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How good of a king Robert could have been if he did have the motivation ?


Terrorthatflapsinthenight9
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If ruling and politics didn't bore him that much, and that he had better mental strenght and the actual motivations to be a king, how good do you think that Robert Baratheon could have been at the job ?  

How much more efficient do you think that he could have been as a king with the aforementioned circumstances ?

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Hes sharp.enough and apparently very likeable even to defeated enemies.

 

Roberts spiral is that he needs battle and war to keep him focused so maybe a forray north to vist his old.pal ned to sort out the wildlings every so often  and then a campaign in the summer isles ,maybe one vs stepstone  pirates. Regular sparring with selmy and/even jamie to stay in shape.

 

The problem mentaly he was never fit to govern, he cannot control his impulses (fight eat drink and [email protected]@k) and without limits those made him a  fat  drunk and loose with cash.unable to fight enemies as none exist nor will anyone spar/melee with him properly anymore. ..theres so many things causing his mental and thus physical spiral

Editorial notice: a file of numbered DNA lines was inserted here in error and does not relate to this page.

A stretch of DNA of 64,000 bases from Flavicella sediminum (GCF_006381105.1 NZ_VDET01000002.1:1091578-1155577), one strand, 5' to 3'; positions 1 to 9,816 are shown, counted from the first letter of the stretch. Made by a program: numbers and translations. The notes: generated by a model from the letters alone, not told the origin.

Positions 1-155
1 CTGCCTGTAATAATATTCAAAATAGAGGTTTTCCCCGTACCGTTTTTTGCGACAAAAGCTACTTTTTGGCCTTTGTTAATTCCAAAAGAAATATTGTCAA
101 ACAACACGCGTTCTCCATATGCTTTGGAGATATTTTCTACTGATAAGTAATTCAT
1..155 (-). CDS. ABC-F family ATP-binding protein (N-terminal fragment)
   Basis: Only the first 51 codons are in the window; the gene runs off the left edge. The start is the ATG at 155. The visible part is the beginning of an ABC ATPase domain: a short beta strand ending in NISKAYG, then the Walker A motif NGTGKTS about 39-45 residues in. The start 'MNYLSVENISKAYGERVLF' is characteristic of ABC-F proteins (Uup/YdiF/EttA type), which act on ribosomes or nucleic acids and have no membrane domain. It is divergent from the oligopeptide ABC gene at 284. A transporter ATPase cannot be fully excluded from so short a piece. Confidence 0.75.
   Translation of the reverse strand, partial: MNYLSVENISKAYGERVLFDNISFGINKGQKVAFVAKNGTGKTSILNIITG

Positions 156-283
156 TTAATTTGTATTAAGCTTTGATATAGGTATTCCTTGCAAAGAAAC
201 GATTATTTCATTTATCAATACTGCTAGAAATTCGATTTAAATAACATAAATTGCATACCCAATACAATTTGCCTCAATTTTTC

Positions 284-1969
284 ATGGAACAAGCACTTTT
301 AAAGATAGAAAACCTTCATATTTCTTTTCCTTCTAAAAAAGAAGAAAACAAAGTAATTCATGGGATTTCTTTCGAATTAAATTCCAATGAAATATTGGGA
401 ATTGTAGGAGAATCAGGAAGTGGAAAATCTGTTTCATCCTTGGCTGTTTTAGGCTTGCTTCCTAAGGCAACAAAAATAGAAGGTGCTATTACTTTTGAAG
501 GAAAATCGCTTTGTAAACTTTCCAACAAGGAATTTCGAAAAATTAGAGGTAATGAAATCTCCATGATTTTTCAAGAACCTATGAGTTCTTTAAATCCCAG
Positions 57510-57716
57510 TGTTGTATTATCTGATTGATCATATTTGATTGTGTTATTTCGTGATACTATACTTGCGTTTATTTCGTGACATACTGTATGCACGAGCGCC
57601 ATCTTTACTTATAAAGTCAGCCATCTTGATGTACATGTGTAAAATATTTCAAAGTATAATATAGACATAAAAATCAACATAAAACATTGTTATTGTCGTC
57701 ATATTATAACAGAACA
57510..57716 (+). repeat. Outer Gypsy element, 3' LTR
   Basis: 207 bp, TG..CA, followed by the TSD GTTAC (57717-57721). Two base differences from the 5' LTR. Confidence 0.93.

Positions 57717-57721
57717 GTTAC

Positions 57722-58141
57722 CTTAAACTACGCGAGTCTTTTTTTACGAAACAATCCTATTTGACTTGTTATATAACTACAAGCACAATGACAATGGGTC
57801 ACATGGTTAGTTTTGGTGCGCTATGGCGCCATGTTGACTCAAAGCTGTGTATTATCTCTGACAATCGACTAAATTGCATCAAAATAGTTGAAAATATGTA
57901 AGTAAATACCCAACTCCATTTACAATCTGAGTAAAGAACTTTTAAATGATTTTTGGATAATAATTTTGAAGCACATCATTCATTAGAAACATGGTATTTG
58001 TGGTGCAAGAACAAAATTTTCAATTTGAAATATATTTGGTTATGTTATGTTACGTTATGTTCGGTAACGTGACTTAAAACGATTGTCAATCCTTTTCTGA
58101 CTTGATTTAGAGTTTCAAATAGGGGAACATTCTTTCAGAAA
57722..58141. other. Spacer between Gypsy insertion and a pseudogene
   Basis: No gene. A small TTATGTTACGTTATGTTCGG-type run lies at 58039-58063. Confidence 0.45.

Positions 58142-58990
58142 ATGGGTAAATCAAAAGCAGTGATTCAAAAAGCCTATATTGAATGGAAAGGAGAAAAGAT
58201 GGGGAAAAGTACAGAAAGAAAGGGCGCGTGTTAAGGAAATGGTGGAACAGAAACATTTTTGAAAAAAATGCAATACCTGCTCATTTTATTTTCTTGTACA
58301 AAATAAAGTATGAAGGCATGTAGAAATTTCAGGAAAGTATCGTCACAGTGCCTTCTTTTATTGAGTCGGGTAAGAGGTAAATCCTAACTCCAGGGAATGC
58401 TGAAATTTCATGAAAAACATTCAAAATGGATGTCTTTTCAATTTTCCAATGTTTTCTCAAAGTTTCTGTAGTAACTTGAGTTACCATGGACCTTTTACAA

He was shaped to sort problems with his fists and hammer...male enemies are to be broken physicaly  and women are soft genteel  things to be bedded and/ or protected..thus he is utterly unprepared to deal with cersei and the evil shit she says and does ! We can see this spills over to violence against her which hes ashamed.off but hes unable to deal with her cold  viciousness any other way!  He never learned to spar verablly etc  To make it worse he sees all her worst characteristics reflected in what he thinks is his eldest son (the kittens incident) and hes haunted by the image of neds sister, a false image of what he thinks a woman should be

He sits at court surrounded by people he has 0 regard for (lf ,pycelle, varys) or his 2 brothers whom he doenst get along with and knows they both look down on him for their own reasons.

The one factor he took pride in is his strength and virility which have badly faded with time, hes let himself go physicaly and probably secretly knows jamie etc could kill him with ease. 

Then he has his father in law, a man whos personality would clash with his whom he is in debt to adding to the unease.